Evolution of local adaptation in anthropogenic environment – ELOCANTH
Adaptive mechanisms of plants to metal-polluted environments
Metal pollution largely results from human activities and raises societal and environmental issues. Metallophyte species grow on such toxic areas and are examples of successful adaptations to anthropogenic environmental modifications. Therefore, they are model species for the understanding of conditions required for adaptation to metal pollution.
Studying and preserving adaptability to polluted environments
Plant species that grow on polluted sites are metal tolerant. Some are also metal hyperaccumulating in aboveground tissues, and are thus genetic resources for the development of depollution techniques or improvement of food quality. In this context, we study the genetic and epigenetic mechanisms responsible for local adaptation to polluted soils, particularly focusing on metal tolerance and hyperaccumulation.
Controlled crosses between metallicolous and non-metallicolous individuals have been performed to evidence the number of genes involved in metal tolerance and hyperaccumulation. Simultaneously, non-metallicolous individuals will be sown on a polluted soil in controlled conditions, and their progenies will be sown year after year, to observe selection at work. Then, a specific sequencing method will reveal the genomic regions that are chimically modified (methylation) by metallic stress, without modification of DNA sequence (epi-genetics).
Controlled crosses between metallicolous and non-metallicolous individuals have resulted in an F2 progeny, which have been tested for zinc tolerance. Preliminary results seem to show that local adaptation to polluted sites is genetically determined.
Evidence of metal influence on genetic and/or epigenetic mechanisms will allow better understanding of adaptation capacities of plants to metal pollution.
No scientific production yet.
Human activities can generate extremely modified environments in a short period of time, so that habitat change is among major drivers of the current evolution of biodiversity. For biological species, survival to anthropogenic habitat change can requires the adaptation to novel conditions, potentially in a reduced number of generations. This is well known for plants in metal-polluted habitats: all populations of the reduced number of metallophyte plant that colonized metal-polluted habitats acquired the ability to tolerate toxic metal concentration in soils. Some of them are moreover able to accumulate huge concentrations of metal in shoots. Metallophytes are living examples of successful adaptations to habitat change. They therefore represent fruitful models for the study of the evolutionary dynamics of adaptation. Additionnaly, hyperaccumulators can provide genetic resources for the engineering of either phytoremediation techniques, for the restoration of metal-polluted soils, or biofortification techniques, for the nutritional improvement of crops.
In this context, we are interested in the evolution of biological traits implicated in the local adaptation to metal polluted soils in two model Brassicaceae species: Noccaea caerulescens and Arabidopis halleri. In both species, significant phenotypic differentiations have been shown between metallicolous populations, on polluted soils, and non-metallicolous populations. Differences were observed in controlled conditions between geographically close populations. They suggested that metallicolous population locally adapted to metal-polluted soils. Interestingly, recent genomic results suggested that the colonization of metal-polluted soils was accompanied by the selection of similar molecular mechanisms in both species. Considering that the species are phylogenetically and ecologically distant, and have distinct mating systems, this was surprising.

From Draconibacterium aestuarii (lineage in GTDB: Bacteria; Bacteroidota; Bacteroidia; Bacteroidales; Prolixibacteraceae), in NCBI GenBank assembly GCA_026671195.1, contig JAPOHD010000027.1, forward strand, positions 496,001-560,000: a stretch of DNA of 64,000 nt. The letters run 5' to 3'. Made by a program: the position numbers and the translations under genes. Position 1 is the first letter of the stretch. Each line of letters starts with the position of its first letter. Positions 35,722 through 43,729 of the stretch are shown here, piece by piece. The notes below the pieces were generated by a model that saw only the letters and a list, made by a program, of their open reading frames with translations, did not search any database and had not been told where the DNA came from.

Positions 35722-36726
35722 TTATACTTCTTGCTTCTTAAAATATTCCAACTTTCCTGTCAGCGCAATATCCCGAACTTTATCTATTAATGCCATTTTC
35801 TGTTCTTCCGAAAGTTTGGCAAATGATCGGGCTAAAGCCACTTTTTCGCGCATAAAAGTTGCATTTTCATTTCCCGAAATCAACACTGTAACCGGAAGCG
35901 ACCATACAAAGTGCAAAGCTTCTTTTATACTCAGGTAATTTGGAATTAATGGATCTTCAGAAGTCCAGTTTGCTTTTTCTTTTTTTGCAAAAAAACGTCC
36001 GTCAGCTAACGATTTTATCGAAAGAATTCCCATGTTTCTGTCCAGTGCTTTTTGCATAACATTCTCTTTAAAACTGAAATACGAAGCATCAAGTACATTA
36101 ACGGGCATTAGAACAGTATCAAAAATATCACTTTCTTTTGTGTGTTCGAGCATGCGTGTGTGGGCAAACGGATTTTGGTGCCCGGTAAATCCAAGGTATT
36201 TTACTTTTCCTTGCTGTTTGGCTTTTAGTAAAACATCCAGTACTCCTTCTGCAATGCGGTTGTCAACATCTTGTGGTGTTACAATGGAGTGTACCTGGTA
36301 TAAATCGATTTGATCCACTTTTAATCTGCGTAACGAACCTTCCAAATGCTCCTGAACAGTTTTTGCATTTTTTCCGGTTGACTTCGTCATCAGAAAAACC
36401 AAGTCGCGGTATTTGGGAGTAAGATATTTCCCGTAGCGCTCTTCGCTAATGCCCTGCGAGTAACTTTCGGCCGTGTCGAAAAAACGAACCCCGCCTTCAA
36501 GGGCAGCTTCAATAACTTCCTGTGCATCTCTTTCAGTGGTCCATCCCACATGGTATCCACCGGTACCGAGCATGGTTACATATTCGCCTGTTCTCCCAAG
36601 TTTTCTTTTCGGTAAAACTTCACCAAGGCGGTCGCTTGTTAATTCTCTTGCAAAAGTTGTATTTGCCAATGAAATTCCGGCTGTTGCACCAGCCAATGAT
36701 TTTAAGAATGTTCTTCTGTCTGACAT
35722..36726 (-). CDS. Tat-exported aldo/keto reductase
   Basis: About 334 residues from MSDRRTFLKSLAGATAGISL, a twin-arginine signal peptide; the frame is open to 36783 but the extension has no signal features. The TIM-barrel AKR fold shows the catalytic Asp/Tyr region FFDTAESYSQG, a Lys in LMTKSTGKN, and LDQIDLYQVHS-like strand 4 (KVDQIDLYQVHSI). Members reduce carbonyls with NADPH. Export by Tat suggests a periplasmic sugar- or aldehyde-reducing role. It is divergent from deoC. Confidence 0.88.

In the submitted project, we propose to analyze the genetic architecture and mechanisms of local adaptation in both species. This could be done using intra-specific crosses among metallicolous and non-metallicolous genotypes to perform QTL analysis of vegetative and reproductive traits related to metal tolerance and hyperaccumulation. Considering that metal-polluted environments are generally highly heterogeneous, we further propose to analyze the genetics of phenotypic plasticity for studied traits. Moreover, considering that metal tolerance is commonly assumed to evolve rapidly, we propose to perform epigenetic analysis of metallicolous and non-metallicolous genotypes. Finally, to discuss causal relationships between the colonization of metal-polluted soils and the phenotypic divergence of populations, we propose to perform experimental evolution following experimental population on metal-polluted substrate.
Madame Hélène FREROT (Laboratoire de Génétique et Evolution des Populations Végétales) – Helene.Frerot@univ-lille1.fr
The author of this summary is the project coordinator, who is responsible for the content of this summary. The ANR declines any responsibility as for its contents.
GEPV Laboratoire de Génétique et Evolution des Populations Végétales
Help of the ANR 289,999 euros
Beginning and duration of the scientific project: March 2013 - 48 Months